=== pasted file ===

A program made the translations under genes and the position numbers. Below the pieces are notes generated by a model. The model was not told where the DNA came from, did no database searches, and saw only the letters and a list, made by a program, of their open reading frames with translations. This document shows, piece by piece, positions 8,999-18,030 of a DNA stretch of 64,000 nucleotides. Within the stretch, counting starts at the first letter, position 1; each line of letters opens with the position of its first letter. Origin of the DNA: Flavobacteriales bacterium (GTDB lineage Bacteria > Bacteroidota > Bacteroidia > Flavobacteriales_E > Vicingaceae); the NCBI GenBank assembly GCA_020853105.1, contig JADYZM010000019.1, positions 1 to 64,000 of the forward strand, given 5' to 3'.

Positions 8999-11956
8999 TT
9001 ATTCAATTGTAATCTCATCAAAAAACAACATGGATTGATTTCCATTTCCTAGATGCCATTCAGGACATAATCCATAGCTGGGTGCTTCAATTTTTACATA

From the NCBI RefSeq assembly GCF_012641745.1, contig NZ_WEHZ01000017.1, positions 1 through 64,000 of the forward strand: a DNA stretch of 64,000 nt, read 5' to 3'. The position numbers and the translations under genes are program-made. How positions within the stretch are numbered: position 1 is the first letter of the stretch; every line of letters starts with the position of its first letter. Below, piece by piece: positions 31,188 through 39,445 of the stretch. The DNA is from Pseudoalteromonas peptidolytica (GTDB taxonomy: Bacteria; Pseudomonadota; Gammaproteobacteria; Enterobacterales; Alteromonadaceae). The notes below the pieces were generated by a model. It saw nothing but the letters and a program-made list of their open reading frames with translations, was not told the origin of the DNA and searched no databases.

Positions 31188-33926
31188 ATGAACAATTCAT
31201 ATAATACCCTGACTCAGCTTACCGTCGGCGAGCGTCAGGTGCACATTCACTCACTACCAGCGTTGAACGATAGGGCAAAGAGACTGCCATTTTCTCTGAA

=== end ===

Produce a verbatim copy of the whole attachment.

A program made the translations under genes and the position numbers. Below the pieces are notes generated by a model. The model was not told where the DNA came from, did no database searches, and saw only the letters and a list, made by a program, of their open reading frames with translations. This document shows, piece by piece, positions 8,999-18,030 of a DNA stretch of 64,000 nucleotides. Within the stretch, counting starts at the first letter, position 1; each line of letters opens with the position of its first letter. Origin of the DNA: Flavobacteriales bacterium (GTDB lineage Bacteria > Bacteroidota > Bacteroidia > Flavobacteriales_E > Vicingaceae); the NCBI GenBank assembly GCA_020853105.1, contig JADYZM010000019.1, positions 1 to 64,000 of the forward strand, given 5' to 3'.

Positions 8999-11956
8999 TT
9001 ATTCAATTGTAATCTCATCAAAAAACAACATGGATTGATTTCCATTTCCTAGATGCCATTCAGGACATAATCCATAGCTGGGTGCTTCAATTTTTACATA

From the NCBI RefSeq assembly GCF_012641745.1, contig NZ_WEHZ01000017.1, positions 1 through 64,000 of the forward strand: a DNA stretch of 64,000 nt, read 5' to 3'. The position numbers and the translations under genes are program-made. How positions within the stretch are numbered: position 1 is the first letter of the stretch; every line of letters starts with the position of its first letter. Below, piece by piece: positions 31,188 through 39,445 of the stretch. The DNA is from Pseudoalteromonas peptidolytica (GTDB taxonomy: Bacteria; Pseudomonadota; Gammaproteobacteria; Enterobacterales; Alteromonadaceae). The notes below the pieces were generated by a model. It saw nothing but the letters and a program-made list of their open reading frames with translations, was not told the origin of the DNA and searched no databases.

Positions 31188-33926
31188 ATGAACAATTCAT
31201 ATAATACCCTGACTCAGCTTACCGTCGGCGAGCGTCAGGTGCACATTCACTCACTACCAGCGTTGAACGATAGGGCAAAGAGACTGCCATTTTCTCTGAA